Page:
Too often I hear questions posed that imbed what might be unhelpful assumptions:
What does the Qur’an say about sin, free will, the nature of believers and unbelievers, etc.?
What is the basic psychology of the Muslim mind?
According to the Qur’an, should Muslims kill Christians?
What was the character of Muhammad?
What laws actually make up Shari’ah?
As a philosopher, I immediately begin to consider whether questions such as these assume as fact what may not be fact. For example…
Is there a single discernible position within the Qur’an about sin, free will, the nature of believers and unbelievers, etc.?
Is there a single discernible Muslim mind such that accurate generalizations about it can be reliably described?
Is there a single unarguable decontextualized position within the Qur’an about whether Muslims can justifiably kill Christians?
Was Muhammad a flat, consistent character or was he, what in literature would be called a round character, namely, a multidimensional character with growing trends and contradictions in various situations and in differing times?
Is there a monolithic, agreed upon authoritative voice among Muslims about what laws constitute Shari’ah, or are there multiple voices that have similarities and differences.
Why the Polarization Concerning Islam and Violence?
Few questions regarding Islam are as salient to current events and public discourse as the relationship between Islam and violence, and few questions are as polarizing. Outsiders looking into the house of Islam have reached conflicting conclusions, with American Presidents defending “the religion of peace” while others connect acts of terrorism and violence directly to “the traditional, orthodox, and classical version of Islam…”
Perhaps my loneliness was intensified that first year because I felt as though I was being treated like a trophy. I was a token Muslim who’d become Christian and all that went along with an externally imposed status. There were labels, such as MBB (Muslim background believer), as if my identity was still wrapped up in Islam, and felt like there was no exit–not from Muslims–but by Christians. I didn’t want to be…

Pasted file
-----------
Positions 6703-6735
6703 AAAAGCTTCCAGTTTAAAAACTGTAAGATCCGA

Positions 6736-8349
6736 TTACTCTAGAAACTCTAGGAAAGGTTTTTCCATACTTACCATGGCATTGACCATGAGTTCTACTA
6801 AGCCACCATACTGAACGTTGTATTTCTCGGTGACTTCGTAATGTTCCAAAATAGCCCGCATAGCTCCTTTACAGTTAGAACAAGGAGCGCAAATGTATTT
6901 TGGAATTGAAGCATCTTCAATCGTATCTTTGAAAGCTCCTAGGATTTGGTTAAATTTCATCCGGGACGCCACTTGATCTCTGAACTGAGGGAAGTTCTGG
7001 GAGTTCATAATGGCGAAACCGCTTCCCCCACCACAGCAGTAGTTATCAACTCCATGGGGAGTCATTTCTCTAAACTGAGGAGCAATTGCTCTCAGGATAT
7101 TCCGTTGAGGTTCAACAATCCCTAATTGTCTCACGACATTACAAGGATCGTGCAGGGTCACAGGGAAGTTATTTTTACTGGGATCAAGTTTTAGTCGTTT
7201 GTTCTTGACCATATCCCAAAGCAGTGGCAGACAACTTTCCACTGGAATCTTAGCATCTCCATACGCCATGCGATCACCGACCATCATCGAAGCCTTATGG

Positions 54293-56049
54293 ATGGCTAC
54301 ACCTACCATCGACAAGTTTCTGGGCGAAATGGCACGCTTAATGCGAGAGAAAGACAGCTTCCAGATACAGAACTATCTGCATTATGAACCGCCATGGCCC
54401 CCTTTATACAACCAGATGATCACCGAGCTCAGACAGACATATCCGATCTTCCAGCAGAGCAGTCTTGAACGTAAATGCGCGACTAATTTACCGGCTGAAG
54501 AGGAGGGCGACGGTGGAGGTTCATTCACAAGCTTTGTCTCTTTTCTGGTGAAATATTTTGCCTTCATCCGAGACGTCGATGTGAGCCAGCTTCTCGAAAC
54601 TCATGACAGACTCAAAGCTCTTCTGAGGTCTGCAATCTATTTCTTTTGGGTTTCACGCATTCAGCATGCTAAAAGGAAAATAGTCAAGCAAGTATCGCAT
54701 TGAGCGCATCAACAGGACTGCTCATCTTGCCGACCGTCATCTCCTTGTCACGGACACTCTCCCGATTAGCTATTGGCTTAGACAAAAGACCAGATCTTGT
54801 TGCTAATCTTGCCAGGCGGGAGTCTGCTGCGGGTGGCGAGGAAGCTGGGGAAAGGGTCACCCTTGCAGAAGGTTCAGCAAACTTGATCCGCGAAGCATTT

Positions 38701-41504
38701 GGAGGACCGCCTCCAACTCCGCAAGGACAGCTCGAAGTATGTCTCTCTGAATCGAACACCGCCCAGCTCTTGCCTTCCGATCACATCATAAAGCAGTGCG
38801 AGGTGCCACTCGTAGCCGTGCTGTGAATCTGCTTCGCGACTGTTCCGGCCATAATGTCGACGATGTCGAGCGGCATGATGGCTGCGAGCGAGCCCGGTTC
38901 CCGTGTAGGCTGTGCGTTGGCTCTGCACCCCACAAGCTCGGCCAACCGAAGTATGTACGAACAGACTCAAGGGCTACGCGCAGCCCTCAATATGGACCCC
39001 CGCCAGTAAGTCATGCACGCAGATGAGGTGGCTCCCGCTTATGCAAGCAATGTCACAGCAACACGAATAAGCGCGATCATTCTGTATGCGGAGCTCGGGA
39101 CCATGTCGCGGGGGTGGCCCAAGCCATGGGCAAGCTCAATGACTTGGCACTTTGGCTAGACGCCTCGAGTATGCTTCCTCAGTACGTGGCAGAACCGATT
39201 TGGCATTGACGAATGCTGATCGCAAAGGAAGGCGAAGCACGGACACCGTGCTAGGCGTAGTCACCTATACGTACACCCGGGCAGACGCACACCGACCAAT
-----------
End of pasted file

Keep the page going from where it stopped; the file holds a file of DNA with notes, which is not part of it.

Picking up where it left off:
Most Americans would be unaware that Ramadan, the Muslim month of fasting, begins June 18 this year. Many would only be casually aware that this is one of the five pillars of Islam; the date changes each year due to the lunar calendar, but faithful adherents fast from dawn to dusk until the month concludes with the Feast of Eid.
In the more fanatical countries fasting is compulsory though allowances are made for foreigners and non-Muslims. All do without food, but the more devout don’t drink water and some don’t even swallow their saliva. Not much gets done during Ramadan as offices are open for only a few hours, no one has the strength for much physical labor, and it is easier to endure the personal denial of food by sleeping through the afternoon.
While most Muslims observe the fast because they are commanded to, and believe there is merit to be gained, many do it as a perfunctory obligation. However, for the devout the Muslim month of fasting is actually for the same purpose we, as Christians may occasionally fast–the desire to know God in a deeper more intimate relationship.
Testimonies are abundant of those who have dreams and visions of Jesus appearing to them and saying, “Follow Me.” Others will be impressed to find someone with “the book” that tells the way to eternal life. None of these revelations are sufficient for salvation, but they break down the barriers in their heart, they lead to an inquisitiveness to find out who Jesus is or to know what the Bible says.
What does this have to do with us? What if Christians fervently prayed during the month of Ramadan that God would reveal Himself to Muslims in this time of seeking? What if we covered millions of fasting Muslims with 30 days of intense intercession that something would happen in their spiritual search? Believing in the power of prayer, could we not expect God to respond to our heart-felt burden for the lost millions of the world?
When we first arrived in Indonesia we were irritated at the dissonant sound of the call to prayer from the mosque five times a day, especially when it awakened us at 4:30 am! But it became a call to us and a reminder to pray for Muslims as they were praying to Allah. Join me this month in fervently praying for Muslims in our own communities as well as those around the world. After all, Christ died for them, too. God’s loves them; shouldn’t we?